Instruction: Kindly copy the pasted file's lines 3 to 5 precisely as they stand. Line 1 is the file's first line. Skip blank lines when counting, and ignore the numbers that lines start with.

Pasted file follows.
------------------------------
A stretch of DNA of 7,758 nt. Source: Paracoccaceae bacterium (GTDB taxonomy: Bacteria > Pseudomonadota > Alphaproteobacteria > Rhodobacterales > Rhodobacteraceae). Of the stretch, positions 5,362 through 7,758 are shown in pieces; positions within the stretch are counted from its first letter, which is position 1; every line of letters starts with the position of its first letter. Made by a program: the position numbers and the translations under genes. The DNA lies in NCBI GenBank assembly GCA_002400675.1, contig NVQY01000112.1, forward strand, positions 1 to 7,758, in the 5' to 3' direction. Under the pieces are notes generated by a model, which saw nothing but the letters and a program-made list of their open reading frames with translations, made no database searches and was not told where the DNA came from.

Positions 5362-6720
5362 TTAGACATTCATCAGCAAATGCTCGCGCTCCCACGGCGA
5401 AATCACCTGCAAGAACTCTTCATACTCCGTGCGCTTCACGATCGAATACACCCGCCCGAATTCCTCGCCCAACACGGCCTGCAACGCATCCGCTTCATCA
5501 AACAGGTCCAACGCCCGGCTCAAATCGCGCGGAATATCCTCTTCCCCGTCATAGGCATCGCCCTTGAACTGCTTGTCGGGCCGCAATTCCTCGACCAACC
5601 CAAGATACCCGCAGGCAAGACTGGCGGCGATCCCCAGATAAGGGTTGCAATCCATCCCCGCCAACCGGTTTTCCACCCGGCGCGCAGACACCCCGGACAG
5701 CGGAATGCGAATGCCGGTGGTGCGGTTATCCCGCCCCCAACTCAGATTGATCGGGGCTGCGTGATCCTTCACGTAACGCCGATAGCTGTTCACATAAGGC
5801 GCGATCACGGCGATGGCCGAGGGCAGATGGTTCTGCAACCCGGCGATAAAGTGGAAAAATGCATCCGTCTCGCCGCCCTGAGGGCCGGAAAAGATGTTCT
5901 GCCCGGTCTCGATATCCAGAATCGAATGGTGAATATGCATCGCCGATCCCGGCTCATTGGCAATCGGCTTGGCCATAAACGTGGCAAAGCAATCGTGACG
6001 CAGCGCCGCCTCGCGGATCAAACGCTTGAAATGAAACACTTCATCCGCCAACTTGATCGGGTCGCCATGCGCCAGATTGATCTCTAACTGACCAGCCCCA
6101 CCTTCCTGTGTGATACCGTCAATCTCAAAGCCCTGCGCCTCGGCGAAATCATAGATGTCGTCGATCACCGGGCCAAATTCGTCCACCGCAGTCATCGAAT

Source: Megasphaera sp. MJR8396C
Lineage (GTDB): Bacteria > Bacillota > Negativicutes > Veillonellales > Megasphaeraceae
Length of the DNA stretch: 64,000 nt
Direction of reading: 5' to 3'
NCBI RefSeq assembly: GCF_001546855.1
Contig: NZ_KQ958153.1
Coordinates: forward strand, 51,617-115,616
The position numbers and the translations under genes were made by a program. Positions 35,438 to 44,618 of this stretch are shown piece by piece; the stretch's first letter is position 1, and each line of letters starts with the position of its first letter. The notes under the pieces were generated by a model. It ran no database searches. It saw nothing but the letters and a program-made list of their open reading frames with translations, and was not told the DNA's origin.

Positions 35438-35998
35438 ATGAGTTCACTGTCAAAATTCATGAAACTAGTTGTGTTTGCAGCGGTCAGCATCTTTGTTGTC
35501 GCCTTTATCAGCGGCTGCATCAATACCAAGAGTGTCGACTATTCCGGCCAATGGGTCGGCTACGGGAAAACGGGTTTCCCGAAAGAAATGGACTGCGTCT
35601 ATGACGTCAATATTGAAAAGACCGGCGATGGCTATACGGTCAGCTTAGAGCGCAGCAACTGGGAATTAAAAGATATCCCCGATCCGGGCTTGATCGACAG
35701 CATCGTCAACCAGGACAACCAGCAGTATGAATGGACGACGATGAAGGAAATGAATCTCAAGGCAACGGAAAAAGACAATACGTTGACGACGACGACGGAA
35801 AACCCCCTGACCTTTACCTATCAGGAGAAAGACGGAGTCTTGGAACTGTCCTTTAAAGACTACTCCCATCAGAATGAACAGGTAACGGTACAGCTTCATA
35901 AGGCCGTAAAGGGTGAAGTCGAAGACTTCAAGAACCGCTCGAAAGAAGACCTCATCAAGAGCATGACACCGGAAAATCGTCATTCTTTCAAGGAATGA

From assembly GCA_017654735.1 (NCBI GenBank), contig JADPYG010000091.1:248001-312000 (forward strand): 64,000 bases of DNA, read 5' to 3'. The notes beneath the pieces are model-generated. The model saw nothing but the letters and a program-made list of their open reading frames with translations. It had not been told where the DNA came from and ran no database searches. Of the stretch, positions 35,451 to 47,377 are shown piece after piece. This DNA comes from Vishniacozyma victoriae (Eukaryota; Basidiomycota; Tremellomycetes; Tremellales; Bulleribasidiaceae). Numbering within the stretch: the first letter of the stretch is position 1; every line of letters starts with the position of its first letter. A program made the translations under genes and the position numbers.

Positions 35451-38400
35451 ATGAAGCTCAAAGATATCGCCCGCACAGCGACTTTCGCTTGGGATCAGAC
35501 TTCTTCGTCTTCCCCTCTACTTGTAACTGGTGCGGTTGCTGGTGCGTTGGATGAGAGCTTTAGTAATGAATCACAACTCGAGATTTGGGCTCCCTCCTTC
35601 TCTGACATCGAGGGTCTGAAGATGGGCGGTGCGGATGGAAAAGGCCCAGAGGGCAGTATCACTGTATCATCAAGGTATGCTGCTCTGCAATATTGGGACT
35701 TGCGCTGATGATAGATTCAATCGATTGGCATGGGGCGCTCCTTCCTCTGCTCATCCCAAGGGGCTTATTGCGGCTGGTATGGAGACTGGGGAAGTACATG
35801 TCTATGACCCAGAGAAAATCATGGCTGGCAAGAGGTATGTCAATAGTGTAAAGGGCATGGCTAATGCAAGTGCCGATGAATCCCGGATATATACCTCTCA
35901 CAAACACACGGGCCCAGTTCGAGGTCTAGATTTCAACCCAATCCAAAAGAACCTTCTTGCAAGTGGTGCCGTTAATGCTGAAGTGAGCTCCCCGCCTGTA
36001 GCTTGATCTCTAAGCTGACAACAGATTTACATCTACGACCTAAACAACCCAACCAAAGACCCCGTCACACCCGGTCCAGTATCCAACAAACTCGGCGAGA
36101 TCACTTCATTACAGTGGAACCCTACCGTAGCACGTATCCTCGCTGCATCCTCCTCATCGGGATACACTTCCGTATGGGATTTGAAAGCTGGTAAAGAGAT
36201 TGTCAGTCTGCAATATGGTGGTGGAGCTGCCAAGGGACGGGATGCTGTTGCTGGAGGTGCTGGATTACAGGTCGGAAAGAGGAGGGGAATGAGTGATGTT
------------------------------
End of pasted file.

5362 TTAGACATTCATCAGCAAATGCTCGCGCTCCCACGGCGA
5401 AATCACCTGCAAGAACTCTTCATACTCCGTGCGCTTCACGATCGAATACACCCGCCCGAATTCCTCGCCCAACACGGCCTGCAACGCATCCGCTTCATCA
5501 AACAGGTCCAACGCCCGGCTCAAATCGCGCGGAATATCCTCTTCCCCGTCATAGGCATCGCCCTTGAACTGCTTGTCGGGCCGCAATTCCTCGACCAACC